Ground-breaking NZ health technology set to improve health for all
A ground-breaking New Zealand service that detects and prevents serious medication and treatment-related harm in real time has been approved for roll out across the health sector.
Conporto Event Detection and Mitigation (Conporto EDM)is a new software solution that detects and notifies clinicians of serious harm events and solves one of the health profession’s biggest issues – access to a patient’s full medical history when making treatment decisions.
The service has been developed by Conporto Health, the commercial arm of Patients First – a health IT not-for-profit owned by the Royal New Zealand College of General Practitioners and General Practice New Zealand.
Conporto Health chief executive Helmut Modlik said the technology is a world first and would be a game changer for the health sector.
“Currently three out of 10 patients admitted to New Zealand hospitals are harmed by medications given to them because medical professionals are having to make treatment decisions without a full picture of what is going on for a patient – both in terms of their medical history, and other vital information that can affect treatment decisions.
“We know the Conporto EDM service can significantly reduce this statistic, improving health for all New Zealanders, especiallyMāori and Pacific people, and reduce the overall burden on the health system.”
The Conporto EDM system works by using secure software installed on computers of hospitals, medical practices, pharmacies and other health care providers to effectively ‘join the dots’ between a person and their various interactions with the health sector.
“A notification is triggered by an appointment,prescription, an emergency department admission or other kind of health encounter,” Mr Modlik said.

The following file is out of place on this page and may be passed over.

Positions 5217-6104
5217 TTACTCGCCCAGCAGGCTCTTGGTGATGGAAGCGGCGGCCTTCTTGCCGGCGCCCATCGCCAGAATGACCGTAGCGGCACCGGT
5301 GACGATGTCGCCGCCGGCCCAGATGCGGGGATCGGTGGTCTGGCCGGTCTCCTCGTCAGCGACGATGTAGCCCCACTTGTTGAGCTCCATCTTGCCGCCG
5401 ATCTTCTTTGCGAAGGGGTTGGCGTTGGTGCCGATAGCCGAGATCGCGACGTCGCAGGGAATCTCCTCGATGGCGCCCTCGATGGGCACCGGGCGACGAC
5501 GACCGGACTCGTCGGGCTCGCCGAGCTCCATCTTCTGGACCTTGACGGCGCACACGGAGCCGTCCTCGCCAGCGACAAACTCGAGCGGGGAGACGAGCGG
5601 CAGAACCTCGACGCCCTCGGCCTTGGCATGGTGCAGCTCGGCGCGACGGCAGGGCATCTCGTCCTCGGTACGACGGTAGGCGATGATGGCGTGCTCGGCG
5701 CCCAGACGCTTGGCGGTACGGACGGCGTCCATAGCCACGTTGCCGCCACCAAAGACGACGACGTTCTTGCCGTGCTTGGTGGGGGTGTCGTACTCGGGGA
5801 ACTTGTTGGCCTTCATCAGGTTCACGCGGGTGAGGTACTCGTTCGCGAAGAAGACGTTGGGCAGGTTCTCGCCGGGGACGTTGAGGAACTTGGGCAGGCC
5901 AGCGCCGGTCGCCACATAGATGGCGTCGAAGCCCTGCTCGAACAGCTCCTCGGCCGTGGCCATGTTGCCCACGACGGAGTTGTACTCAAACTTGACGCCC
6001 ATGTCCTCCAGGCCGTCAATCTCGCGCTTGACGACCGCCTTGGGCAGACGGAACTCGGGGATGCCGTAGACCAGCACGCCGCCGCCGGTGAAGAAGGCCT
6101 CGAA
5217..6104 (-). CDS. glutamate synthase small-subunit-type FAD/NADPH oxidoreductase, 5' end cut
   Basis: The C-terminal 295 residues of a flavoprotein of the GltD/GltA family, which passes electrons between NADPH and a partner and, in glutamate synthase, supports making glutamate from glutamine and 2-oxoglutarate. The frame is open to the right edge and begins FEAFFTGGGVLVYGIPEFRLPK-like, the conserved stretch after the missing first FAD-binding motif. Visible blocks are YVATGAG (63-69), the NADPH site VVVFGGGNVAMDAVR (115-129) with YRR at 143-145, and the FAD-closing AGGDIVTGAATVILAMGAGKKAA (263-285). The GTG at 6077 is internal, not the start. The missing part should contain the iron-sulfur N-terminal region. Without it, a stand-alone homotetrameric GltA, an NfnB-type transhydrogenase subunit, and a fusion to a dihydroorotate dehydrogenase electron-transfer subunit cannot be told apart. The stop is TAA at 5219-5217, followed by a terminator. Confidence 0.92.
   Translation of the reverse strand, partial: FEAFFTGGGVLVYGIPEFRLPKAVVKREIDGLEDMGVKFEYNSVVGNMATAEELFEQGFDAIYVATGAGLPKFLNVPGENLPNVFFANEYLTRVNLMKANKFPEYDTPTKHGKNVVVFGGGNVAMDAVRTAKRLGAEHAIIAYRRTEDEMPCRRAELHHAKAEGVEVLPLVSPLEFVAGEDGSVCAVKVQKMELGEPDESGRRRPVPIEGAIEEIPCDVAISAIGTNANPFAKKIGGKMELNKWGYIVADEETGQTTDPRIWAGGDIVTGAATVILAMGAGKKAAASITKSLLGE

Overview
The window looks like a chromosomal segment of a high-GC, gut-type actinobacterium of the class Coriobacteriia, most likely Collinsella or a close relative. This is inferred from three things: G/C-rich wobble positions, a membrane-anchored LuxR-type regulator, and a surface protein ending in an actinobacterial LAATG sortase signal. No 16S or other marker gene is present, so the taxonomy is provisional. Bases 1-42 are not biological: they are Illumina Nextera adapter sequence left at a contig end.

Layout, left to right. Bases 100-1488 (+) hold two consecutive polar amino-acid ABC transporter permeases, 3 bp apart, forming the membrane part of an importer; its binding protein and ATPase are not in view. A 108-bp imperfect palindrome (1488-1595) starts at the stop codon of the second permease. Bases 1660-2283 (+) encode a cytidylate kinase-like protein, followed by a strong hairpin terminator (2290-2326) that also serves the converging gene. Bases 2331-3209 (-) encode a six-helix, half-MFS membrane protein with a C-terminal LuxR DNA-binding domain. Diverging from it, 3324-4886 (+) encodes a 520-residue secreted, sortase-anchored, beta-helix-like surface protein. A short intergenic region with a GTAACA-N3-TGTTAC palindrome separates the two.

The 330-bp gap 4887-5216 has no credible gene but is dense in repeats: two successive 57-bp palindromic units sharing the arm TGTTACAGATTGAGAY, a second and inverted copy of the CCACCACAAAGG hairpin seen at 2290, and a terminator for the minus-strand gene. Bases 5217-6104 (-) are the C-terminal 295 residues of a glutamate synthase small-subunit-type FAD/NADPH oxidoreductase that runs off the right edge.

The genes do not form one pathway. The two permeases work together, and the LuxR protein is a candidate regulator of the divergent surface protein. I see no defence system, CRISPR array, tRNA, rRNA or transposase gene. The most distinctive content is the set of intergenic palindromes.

“Conporto EDM automatically analyses all the information from these different locations in real time and identifies if thereis risk of harm occurring. A notification is then sent to the relevant medical professional outlining the potential harm to the patient they are seeing.”
Notifications are delivered by a secure email system –hMael – specifically developed by Patients First to deliver confidential patient information.
Mr Modlik said getting the okay from the Ministry of Health to go to market was a key step in deploying the service nationwide.
“We’ve just been through a very thorough ‘proof of concept’ trial where Conporto EDM has been used by a significant number o fhealth providers over several months.
“This allowed us to refine the service in real world situations and provide evidence of its effectiveness in detecting potential harm events, alerting medical professionals in ways that work for them, and improving health outcomes for affected patients.
Mr Modlik said the proof of concept had also confirmed for the Ministry of Health that there should be a requirement for harm event detection being available in all general practice.
“Based on the success of the trial and the feedback we have received to date we are extremely confident we will have strong response from the sector to take up and use the service.
“The health system is a complex area so anything that makes it simpler for medical professionals to do their jobs and increase patient safety is a good thing.”